A decision is yet to be made on whether Michalak will continue at the franchise after suffering a season ending knee injury against the Waratahs on Saturday. Keo.co.za’s calls to Sharks CEO Brian van Zyl to find out proved fruitless. Michalak was set to continue through the Currie Cup and assess his options thereafter.

    However, to say Michalak will never crack Super Rugby would be ridiculous. He is far to gifted not to excel in a tournament and at a franchise where the style of play suits him perfectly.

    Perhaps there is value in the Sharks negotiating a return for Michalak in 2009. He would have a season’s experience in the tournament and the culture shock of moving from Toulouse to Durban won’t be a factor. Perhaps then we’d see more of Fred and less of Joe.

    The question now is: who will replace the fallen frog? Both the candidates are equally prone to hybrids of the brilliant and infuriatingly ordinary. In Steyn they have the country’s most trumpeted youngster, whose game in recent times has lacked the quality that reams of rhetoric would have us believe. Ruan Pienaar, who former head coach Jake White said would be his first-choice flyhalf in 2009, hasn’t had nearly enough game time in the position to make a fair and informed assessment. He was solid without being spectacular as a replacement for Michalak against the Tahs.

    Pienaar has, however, stated on numerous occasions that he feels his best position is scrumhalf and one has to consider the psychological impact playing out of his preferred position will have. The Sharks have serious problems at flyhalf and they’re in dire need of a general who is able to bring some direction and composure to a talented but misfiring backline.

    “Bath Rugby club how may we help you?” “Er, yes hello. Could I speak to Mister James please?”

    By Ryan Vrede

    Judging Joe

    Round 1 v Force
    Michalak is injured ruling him out of his debut Super 14 match.
    Round 2 v Stormers
    Michalak plays for 62 minutes before being replaced by Adi Jacobs. He struggled as extreme humidity made handling very difficult.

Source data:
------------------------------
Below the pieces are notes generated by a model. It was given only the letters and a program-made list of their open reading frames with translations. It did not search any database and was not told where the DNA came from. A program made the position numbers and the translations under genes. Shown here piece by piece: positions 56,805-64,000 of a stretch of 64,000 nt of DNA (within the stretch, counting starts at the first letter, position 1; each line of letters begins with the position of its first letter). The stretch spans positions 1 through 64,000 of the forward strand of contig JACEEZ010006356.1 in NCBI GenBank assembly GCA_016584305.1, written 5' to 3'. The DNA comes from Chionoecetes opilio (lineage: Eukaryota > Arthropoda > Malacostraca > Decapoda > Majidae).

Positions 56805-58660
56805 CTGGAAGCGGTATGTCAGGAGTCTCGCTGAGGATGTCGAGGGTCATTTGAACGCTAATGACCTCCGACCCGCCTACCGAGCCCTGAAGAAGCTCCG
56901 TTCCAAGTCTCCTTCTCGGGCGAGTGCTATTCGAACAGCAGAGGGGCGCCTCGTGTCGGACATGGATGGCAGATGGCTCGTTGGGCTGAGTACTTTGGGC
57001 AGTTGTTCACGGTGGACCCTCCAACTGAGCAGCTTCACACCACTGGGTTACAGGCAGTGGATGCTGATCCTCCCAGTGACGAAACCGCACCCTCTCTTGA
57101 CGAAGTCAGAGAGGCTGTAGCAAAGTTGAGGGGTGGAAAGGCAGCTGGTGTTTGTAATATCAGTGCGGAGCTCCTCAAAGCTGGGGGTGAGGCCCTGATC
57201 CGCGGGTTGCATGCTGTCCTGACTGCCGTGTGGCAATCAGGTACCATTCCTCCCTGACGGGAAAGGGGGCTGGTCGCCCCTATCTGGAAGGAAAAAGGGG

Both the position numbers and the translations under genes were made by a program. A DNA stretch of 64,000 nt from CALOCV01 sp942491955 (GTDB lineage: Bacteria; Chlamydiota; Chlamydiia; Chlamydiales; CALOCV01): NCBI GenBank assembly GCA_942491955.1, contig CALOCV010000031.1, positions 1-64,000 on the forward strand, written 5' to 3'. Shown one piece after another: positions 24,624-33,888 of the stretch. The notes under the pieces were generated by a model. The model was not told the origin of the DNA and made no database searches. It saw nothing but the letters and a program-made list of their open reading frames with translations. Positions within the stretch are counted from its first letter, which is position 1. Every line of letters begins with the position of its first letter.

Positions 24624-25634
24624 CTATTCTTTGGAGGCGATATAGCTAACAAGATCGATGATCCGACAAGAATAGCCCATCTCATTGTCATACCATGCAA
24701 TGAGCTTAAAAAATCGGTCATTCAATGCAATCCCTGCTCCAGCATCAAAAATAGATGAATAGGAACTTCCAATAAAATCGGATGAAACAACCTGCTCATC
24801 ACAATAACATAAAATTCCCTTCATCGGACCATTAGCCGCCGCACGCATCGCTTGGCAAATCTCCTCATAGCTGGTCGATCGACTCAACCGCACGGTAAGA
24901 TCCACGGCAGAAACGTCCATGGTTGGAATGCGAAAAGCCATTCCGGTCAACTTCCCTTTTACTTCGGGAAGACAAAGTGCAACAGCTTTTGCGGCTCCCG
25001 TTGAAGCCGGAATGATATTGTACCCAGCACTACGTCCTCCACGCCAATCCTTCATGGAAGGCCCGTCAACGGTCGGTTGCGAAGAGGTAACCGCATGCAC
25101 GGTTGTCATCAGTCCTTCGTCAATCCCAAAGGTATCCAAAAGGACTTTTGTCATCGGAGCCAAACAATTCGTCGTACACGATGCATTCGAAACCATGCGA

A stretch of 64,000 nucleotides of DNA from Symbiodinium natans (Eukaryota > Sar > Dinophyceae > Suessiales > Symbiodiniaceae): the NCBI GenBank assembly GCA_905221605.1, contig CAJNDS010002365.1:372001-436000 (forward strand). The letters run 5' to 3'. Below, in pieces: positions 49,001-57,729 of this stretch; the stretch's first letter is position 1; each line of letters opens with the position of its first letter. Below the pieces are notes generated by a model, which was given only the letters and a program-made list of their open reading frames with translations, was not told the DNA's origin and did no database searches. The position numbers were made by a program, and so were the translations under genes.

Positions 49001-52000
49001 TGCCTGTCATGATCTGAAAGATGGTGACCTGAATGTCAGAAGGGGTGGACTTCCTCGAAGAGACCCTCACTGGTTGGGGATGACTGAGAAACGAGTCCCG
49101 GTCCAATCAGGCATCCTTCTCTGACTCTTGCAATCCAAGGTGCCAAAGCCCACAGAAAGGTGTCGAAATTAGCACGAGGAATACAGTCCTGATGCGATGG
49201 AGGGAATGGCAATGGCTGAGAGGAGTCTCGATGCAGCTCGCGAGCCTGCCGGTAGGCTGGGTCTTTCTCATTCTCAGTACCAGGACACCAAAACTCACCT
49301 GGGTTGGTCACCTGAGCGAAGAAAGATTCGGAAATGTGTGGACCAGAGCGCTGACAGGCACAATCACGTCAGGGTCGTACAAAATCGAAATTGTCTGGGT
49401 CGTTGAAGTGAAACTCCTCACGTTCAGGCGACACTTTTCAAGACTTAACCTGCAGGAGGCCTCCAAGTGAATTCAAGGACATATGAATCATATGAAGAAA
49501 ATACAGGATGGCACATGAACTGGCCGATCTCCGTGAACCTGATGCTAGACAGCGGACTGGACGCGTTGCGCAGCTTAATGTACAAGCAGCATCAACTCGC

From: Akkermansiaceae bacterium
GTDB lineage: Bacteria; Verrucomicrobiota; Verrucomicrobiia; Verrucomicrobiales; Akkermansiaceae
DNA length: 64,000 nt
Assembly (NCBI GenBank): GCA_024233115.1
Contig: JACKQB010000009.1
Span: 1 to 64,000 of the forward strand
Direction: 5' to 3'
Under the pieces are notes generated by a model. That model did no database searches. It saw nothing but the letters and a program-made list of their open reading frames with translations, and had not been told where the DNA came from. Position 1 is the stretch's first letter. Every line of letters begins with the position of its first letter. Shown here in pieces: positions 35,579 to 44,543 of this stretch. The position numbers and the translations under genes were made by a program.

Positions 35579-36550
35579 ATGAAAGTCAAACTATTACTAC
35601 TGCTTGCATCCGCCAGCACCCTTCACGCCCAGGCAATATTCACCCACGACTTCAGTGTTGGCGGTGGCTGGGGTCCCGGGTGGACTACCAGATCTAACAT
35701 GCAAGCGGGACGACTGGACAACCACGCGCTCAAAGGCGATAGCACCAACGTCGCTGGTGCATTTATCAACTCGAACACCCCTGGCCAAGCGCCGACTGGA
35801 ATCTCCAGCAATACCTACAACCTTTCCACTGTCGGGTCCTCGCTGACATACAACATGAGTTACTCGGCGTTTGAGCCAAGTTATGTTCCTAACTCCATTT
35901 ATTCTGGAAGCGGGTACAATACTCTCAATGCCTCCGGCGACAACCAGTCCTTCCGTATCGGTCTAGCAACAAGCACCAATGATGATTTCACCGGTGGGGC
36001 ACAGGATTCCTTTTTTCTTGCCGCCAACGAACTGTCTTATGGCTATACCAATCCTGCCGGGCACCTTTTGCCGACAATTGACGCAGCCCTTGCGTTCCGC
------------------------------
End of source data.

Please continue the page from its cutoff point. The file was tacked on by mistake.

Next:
Round 3 v Bulls
    Michalak, who played for 80 minutes, was virtually anonymous in this forward dominated clash played in torrential rain. He did, however, come up with a moment of magic with the Sharks trailing 15-10 which was the catalyst that sparked their dramatic comeback.
    Round 4 v Blues
    Michalak plays for 80 once more but his contributions are not significant.
    Round 5 v Lions
    Comes on as a 59th minute replacement for Brad Barritt and interchanges with Frans Steyn at flyhalf but spends most of his time in midfield making no impact. Why Muir opted to bench him for this match is beyond comprehension. It would have given him an opportunity to build up his confidence, which was clearly lacking at the time.
    Round 6 v Reds
    On as a 41st minute substitute for Waylon Murray. Steyn went to fullback and the Sharks looked to have gained more direction with Michalak introduced at flyhalf.
    Round 7 v Hurricanes
    80 minutes for Michalak here but the fact that his pack struggled and his halfback partner Ruan Pienaar was off colour didn’t help his cause.
    Round 8 v Highlanders
    After a solid first half that featured Michalak grubbering through a ball that eventually lead to a try, the Frenchman faded with the rest of his team in the second half.
    Round 9 v Brumbies
    His finest performance in a Sharks shirt came in the first 40 minutes of this match. Here we saw the Michalak that everyone expected. His form coincided with superb set phase work by the Sharks’ heavies. If only they could have given him that sort of platform more often.
    Round 10 v Waratahs
    The game that ended his season and perhaps his Sharks career. Up to the point were his knee jarred horribly he was looking very good.

  • Comment 15, posted at 28.04.08 11:24:01 by Le Requinny Reply